Bronia Kornhauser delivers annual Leo Baeck lecture

At Leo Baeck Lecture 15-3-15-1Ethnomusicologist Bronia Kornhauser was invited to deliver the 11th Annual Leo Baeck Lecture earlier this month on the topic of Jewish Music in Australia. She follows an impressive line of speakers,  including parliamentarians Mark Dreyfus in 2014 and Josh Frydenberg in 2012. Her choice of topic, however, is a far cry from politics. Ms Kornhauser is an Ethnomusicologist and research archivist for the Music Archive of Monash University in the Sir Zelman Cowen School of Music and one of her major research interests is the Jewish music of the Asia-Pacific region, which of course includes Australia. 

For the past 20 years, Ms Kornhauser has interviewed composers and performers of Jewish music, recorded community concerts and shows, and accumulated an abundance of recordings and ancillary materials, such as books, scores, concert programs, photographs and more, all related to Jewish music in Australia. She has also published a number of scholarly articles and chapters in books on the subject and has found that it encompasses a wide variety of styles and traditions. This is hardly surprising given that a sizeable percentage of Australia’s Jewish population comprises people who have migrated here from many different parts of the world during the past two centuries or so.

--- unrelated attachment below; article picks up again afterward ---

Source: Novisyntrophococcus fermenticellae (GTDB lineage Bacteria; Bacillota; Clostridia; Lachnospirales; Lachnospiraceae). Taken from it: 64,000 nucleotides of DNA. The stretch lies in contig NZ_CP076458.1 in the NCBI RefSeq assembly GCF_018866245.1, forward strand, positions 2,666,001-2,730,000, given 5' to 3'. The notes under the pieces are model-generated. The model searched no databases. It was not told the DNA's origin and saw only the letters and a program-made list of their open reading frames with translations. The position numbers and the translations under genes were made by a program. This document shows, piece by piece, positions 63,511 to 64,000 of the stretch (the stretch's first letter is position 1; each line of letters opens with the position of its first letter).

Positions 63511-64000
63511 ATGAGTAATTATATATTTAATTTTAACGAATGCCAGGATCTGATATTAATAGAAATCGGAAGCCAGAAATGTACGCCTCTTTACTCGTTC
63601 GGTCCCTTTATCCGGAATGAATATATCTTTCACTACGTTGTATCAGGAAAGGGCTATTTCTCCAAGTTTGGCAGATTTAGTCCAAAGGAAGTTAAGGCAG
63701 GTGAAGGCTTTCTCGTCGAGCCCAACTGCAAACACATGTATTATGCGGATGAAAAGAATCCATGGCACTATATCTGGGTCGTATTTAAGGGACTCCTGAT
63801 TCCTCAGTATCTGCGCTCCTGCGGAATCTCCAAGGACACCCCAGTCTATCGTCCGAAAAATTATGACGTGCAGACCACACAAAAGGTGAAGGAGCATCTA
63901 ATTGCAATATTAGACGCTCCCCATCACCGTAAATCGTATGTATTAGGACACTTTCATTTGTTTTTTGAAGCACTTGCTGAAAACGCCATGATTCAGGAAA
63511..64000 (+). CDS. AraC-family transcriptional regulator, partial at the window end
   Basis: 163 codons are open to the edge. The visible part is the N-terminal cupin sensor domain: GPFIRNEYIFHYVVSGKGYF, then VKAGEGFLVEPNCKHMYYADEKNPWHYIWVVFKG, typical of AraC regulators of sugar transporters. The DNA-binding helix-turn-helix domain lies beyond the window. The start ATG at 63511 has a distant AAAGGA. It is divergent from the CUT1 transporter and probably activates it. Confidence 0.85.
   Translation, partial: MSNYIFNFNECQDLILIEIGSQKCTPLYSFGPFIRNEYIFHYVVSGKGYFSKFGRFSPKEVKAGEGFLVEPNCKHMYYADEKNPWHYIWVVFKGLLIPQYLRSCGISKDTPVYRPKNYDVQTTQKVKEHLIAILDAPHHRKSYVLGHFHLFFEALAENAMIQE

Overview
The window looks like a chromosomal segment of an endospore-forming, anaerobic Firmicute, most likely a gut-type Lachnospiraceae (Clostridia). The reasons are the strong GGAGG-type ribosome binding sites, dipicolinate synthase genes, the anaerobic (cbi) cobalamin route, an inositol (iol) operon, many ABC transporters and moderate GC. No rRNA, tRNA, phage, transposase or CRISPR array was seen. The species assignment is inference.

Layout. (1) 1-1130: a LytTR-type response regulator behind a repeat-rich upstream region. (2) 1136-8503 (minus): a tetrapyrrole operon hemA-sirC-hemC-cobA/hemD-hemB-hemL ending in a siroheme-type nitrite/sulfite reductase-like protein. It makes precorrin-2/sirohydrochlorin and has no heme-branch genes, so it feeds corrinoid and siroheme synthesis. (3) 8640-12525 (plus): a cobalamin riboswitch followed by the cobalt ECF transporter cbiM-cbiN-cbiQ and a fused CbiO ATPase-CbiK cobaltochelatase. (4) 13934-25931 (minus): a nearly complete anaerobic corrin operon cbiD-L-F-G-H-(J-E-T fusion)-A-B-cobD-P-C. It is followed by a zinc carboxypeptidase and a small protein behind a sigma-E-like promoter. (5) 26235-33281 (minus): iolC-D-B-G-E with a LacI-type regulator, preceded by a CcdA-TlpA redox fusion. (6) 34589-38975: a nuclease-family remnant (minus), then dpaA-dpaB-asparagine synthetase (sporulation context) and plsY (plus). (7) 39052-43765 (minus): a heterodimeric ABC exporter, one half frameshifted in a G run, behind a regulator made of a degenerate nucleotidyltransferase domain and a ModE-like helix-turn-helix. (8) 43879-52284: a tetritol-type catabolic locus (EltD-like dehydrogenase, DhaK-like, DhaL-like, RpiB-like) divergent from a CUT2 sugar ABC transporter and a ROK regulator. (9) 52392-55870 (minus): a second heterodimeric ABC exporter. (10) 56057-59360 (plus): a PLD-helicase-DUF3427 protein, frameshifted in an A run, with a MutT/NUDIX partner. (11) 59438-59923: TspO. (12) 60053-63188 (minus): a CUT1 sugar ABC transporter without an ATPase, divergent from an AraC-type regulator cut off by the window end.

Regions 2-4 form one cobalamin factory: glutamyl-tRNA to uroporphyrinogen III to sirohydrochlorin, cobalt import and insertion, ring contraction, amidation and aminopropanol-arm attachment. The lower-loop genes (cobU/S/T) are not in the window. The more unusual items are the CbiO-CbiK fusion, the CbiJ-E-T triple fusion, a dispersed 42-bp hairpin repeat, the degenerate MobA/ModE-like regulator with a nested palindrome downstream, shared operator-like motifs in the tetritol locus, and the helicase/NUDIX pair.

At the Leo Baeck Lecture, Ms Kornhauser took the audience through a tour of many musical examples to illustrate the range and diversity of Australia’s Jewish music, and then focused on Jewish pieces created or presented in Australia by composers and/or performers of note, or notoriety.

Leo Baeck is an important Centre for Progressive Judaism in the Eastern Suburbs and has a very welcoming and inclusive ethos, as well as a variety of educational and communal programs. The Annual Lecture is a prestigious event in the Centre’s calendar.